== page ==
My favorite saying about indie publishing is, “The only constant is change.” There’s no such thing as a long-term, set it and forget it marketing system that will continue to work to sell books year after year. I’ve employed half a dozen different primary strategies (and dozens of minor ones) over the last six years to market my books, and I have no doubt I’ll be adding more this year. We have to be like sharks — never sleeping, but constantly moving forward.
It’s been a while since I wrote something about how to gain more visibility for your books, so let’s dive in to one of my favorite methods — free runs. There is a certain segment of authors who believe that we work too hard on our books, and that we should never give them away. Essentially, they believe we devalue all books by choosing to give our books away. I was once one of them. Then, I too gave it a try. Five years later, I’ve given away almost half a million books, and in the process, I gained a career.
Let’s start with a quick overview of how free has evolved over the last five years of indie publishing.
There was a glorious time from 2012, until March of 2013, when the Amazon algorithms rewarded giving away large quantities of books. I happened to publish my first book in September of 2012, so I caught a bit of that beautiful wave. At that time, the Amazon algorithms gave you a boost equal to a sale for every ten free books that were downloaded. My first free run, I gave away 24,000 books. So, as far as Amazon was concerned, they gave me an algo boost that was equivalent to having sold 2,400 books in a short period of time.
That boost, by the way, appeared on the Popularity List, most commonly known as the “Pop List.” It’s the list that shows when people browse for a new book on their Kindles. In other words, it’s very valuable real estate. During this time, it was easy to be a successful indie. Give away a lot of books, get the algo boost, then sell a ton of books at full price.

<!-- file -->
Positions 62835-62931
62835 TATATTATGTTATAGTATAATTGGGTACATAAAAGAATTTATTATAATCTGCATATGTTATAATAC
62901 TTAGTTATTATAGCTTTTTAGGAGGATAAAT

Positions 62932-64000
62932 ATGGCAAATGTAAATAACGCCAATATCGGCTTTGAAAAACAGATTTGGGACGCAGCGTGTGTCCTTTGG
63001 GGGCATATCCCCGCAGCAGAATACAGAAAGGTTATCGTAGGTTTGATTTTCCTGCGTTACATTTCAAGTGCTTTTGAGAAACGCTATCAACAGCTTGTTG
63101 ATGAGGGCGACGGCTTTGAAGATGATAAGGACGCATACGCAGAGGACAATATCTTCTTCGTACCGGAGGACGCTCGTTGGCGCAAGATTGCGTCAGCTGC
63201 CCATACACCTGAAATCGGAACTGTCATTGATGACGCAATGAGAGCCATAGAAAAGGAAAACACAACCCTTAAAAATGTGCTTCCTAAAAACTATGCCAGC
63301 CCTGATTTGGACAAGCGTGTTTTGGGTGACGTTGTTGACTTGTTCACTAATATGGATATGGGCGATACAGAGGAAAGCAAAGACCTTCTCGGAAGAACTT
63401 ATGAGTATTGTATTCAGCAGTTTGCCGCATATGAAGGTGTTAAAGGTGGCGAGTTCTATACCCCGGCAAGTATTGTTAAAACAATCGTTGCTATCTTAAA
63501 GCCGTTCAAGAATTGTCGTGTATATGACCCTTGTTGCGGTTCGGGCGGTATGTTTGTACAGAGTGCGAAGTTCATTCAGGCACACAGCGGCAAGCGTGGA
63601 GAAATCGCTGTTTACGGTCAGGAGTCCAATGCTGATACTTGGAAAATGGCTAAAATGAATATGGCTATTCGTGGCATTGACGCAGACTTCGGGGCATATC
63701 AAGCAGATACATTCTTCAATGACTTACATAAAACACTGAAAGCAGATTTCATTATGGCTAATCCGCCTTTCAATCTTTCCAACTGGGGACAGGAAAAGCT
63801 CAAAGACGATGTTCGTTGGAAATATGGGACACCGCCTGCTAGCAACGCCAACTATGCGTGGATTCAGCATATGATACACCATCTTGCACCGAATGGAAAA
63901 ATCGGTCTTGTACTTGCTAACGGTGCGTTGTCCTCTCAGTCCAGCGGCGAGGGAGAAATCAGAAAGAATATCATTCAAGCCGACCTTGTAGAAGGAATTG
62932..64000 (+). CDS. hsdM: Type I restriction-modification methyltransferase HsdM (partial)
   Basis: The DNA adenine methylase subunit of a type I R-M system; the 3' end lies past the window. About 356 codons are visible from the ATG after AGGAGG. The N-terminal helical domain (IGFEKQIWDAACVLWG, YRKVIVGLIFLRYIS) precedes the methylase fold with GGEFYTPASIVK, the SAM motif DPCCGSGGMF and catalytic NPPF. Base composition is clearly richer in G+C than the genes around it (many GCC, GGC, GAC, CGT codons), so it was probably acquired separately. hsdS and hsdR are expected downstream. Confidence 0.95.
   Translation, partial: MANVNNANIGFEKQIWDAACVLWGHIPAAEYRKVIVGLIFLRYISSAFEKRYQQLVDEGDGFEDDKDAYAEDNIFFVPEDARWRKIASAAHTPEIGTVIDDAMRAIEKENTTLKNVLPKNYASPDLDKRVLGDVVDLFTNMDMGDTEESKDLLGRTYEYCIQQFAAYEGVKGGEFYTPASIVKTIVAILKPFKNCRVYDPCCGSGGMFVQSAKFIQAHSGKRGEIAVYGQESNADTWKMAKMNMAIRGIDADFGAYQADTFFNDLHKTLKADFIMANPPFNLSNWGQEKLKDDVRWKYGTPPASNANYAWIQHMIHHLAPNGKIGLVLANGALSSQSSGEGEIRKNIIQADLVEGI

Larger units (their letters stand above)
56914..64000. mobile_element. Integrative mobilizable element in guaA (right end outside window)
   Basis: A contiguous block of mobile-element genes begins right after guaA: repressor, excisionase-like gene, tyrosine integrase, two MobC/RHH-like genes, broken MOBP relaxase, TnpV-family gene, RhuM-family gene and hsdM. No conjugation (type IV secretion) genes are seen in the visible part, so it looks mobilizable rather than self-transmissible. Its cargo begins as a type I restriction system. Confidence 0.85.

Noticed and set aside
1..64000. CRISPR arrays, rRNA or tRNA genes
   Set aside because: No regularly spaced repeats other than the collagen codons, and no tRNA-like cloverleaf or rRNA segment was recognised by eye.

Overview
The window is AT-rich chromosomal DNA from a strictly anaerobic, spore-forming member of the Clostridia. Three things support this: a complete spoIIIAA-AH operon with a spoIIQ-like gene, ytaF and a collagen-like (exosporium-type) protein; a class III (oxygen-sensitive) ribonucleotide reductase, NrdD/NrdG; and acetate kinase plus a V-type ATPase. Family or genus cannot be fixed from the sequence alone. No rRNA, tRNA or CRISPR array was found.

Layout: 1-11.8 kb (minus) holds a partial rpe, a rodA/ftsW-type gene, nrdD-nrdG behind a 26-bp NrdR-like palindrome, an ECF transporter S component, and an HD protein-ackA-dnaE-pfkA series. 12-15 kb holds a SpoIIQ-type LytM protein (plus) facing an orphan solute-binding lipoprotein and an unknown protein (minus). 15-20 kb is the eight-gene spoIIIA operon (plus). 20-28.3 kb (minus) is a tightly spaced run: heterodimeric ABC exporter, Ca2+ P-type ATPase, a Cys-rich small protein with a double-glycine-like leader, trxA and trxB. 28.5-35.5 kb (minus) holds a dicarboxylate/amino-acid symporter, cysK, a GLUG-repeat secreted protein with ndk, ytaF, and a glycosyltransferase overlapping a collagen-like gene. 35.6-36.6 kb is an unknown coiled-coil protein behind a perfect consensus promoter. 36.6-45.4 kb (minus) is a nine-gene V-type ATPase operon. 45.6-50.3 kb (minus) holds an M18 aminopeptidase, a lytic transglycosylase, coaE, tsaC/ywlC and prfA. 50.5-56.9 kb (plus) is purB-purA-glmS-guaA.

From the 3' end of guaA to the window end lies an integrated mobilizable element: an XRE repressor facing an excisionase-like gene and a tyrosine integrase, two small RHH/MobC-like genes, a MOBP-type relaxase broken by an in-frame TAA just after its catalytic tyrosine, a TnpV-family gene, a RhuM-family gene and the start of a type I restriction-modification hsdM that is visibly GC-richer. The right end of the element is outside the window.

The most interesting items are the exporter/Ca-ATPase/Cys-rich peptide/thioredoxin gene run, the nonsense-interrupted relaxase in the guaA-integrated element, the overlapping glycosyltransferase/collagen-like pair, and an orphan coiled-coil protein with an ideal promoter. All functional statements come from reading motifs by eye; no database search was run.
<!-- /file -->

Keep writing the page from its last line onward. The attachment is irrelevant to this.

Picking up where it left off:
For whatever reason, Amazon downgraded the impact that freebies had on the Pop List in the spring of 2013. That’s when people started migrating away from free runs, to a certain extent, as they didn’t pay off with the same jackpot anymore. In the glory days, it was possible to make excellent money with a single book. Once the algos were suppressed, a more robust back list was required.
I still used free runs after that, because there were still advantages to be gained. Every time I did a large free run, I got a lot more sign-ups for my newsletter (sometimes 200 or more), new people liked my Facebook page, I got a ton of audio book downloads, etc. Essentially, free runs built my platform. For those who say that people who download freebies will never pay full price, I respectfully disagree. I estimate that well over half my platform came from freebies, and I am happy to report that they continue to buy my books at full price. It’s all part of the “getting to know me” process.
Now, to the question at hand: Is it still profitable to do a free run in 2018? My answer is a qualified “yes.” Let’s look at both sides of the equation.
There are things that work against good free runs these days. For one, it’s much harder to get those massive download numbers. Bookbub (the greatest source of massive free download runs) has gotten more and more difficult to get into. Other sites don’t deliver anything close to that kind of bang for the buck. Also, I believe people have “freebie fatigue.” They’ve downloaded so many free books that their Kindles are stuffed past overflowing. That means that the percentage of people who actually read your free book has plummeted over the last few years. If they download and don’t read, you don’t get much benefit from it.